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Ohio, Missouri Cut Ties with NSBA Over Letter to Biden

AP Photo/Marta Lavandier

School boards in Ohio and Missouri are cutting ties with the National School Boards Association over a recent letter sent to the Biden administration.

In the NSBA letter, the group called for federal assistance to deal with certain situations that could be considered “domestic terrorism.”

"We were not informed of or asked for any input into the creation of the letter sent to the president," Ohio School Boards Association Chief Executive Officer Rick Lewis said in a statement.

Lewis agreed that “threats of violence, abuse, or harassment” are not OK, but he said problems “should be dealt with at the local level, not by federal officials."

Even though the NSBA has since apologized for the letter, noting that “there was no justification for some of the language included,” the OSBA’s mind wasn’t changed.

 “We believe the letter from NSBA leadership demonstrated how out of touch the national association is with the concerns of local school boards and the principle of local control," Lewis said. "Because of that, OSBA no longer sees the value of continued NSBA membership."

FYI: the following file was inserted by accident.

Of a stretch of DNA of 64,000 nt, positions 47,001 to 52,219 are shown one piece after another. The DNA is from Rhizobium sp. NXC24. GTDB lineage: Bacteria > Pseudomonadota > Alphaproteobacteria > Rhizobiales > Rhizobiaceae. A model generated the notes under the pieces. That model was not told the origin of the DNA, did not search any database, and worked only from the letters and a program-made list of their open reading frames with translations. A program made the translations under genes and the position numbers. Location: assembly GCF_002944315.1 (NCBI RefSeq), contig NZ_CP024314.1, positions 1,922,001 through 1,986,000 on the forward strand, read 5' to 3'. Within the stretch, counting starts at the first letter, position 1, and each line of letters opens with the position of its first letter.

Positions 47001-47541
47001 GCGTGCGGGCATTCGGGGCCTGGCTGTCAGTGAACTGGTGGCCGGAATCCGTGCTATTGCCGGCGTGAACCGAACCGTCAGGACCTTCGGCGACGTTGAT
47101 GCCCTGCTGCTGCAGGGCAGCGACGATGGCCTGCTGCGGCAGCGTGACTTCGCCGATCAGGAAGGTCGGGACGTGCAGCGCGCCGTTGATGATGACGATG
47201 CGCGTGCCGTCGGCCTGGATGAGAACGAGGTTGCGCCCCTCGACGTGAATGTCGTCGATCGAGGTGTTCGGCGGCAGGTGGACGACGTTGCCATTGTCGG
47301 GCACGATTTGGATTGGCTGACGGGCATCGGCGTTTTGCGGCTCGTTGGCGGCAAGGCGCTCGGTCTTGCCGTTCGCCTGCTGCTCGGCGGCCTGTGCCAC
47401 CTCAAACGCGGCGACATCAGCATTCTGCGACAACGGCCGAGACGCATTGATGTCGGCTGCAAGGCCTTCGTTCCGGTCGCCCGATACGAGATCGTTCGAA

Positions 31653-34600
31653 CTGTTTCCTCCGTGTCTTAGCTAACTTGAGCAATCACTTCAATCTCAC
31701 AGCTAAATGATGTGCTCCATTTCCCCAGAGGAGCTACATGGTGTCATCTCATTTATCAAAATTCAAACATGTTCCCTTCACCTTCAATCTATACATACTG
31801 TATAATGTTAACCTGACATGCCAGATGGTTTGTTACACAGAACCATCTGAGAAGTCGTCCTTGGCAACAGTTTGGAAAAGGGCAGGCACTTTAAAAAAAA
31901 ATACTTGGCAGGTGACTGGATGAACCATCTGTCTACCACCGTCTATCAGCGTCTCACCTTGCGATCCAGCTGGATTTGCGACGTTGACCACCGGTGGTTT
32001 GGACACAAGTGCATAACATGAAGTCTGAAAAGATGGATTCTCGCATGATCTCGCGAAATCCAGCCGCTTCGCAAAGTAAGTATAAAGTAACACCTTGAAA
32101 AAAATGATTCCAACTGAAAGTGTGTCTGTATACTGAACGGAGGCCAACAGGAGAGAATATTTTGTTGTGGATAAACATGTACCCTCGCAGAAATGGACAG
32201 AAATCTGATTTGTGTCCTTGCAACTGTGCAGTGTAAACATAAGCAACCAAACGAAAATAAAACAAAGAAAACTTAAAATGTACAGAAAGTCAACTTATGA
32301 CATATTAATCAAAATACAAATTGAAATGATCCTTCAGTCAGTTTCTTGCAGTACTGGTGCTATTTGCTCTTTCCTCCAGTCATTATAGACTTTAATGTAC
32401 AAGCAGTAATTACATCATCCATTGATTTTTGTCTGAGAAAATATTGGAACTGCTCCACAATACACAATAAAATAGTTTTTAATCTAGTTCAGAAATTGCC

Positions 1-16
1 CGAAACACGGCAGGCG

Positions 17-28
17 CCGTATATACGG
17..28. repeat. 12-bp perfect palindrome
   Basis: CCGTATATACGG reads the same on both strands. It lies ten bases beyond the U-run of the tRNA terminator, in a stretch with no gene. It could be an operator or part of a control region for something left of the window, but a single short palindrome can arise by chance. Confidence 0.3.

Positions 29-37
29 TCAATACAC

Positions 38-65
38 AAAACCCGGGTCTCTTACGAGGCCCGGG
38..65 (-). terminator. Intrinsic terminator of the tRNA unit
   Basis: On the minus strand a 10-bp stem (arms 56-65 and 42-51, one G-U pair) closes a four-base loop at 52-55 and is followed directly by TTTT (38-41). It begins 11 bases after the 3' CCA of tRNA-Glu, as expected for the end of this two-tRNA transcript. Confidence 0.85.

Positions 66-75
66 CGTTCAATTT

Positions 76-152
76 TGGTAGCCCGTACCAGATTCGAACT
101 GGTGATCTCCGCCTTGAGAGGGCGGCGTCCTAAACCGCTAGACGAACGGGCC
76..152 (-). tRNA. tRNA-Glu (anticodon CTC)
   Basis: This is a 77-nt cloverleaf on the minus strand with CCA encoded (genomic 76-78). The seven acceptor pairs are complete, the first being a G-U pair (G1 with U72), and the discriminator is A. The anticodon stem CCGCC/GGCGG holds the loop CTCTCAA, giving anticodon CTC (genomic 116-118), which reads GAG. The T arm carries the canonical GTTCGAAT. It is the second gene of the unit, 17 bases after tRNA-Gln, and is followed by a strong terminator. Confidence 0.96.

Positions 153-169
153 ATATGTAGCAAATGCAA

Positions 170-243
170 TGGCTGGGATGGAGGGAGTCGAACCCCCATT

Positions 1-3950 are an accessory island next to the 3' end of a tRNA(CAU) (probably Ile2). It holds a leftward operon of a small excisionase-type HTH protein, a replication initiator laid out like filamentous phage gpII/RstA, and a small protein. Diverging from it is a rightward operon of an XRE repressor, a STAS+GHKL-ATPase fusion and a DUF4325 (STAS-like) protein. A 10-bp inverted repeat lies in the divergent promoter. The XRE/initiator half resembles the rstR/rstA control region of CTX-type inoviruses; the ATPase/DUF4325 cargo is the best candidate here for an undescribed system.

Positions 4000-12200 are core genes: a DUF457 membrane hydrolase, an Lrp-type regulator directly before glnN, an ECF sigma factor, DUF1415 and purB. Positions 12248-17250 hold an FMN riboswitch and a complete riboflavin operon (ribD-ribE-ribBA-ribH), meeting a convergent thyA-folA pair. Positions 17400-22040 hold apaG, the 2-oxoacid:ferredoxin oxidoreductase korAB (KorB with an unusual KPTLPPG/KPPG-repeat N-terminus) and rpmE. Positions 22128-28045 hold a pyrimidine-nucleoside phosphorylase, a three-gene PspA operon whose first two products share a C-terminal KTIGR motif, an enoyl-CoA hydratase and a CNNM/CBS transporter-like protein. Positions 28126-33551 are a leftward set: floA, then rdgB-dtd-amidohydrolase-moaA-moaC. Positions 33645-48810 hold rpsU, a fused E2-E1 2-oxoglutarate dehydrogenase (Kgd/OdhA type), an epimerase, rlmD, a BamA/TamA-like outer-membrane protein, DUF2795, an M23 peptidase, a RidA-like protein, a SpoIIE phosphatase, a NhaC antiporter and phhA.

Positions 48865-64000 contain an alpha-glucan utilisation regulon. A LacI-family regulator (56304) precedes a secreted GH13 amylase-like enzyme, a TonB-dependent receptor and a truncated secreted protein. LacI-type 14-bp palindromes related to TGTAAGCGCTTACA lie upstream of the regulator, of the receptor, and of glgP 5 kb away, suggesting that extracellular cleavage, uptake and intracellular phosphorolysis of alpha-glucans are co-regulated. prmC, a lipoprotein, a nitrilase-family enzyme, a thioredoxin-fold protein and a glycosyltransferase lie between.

Similarly, the Missouri School Board Association also pulled out of its participation in the NSBA over the letter. 

“We also believe that no school board member or educator should ever have to endure threats of violence or acts of intimidation against themselves or their families for making these difficult decisions,” MSBA said in a statement. “However, attempting to address that issue with federal intervention should not be the first step in most cases, and is antithetical to our long-standing tradition of local control. Further, the use of inflammatory terms in the NSBA letter is not a model for promoting greater civility and respect for the democratic process.”

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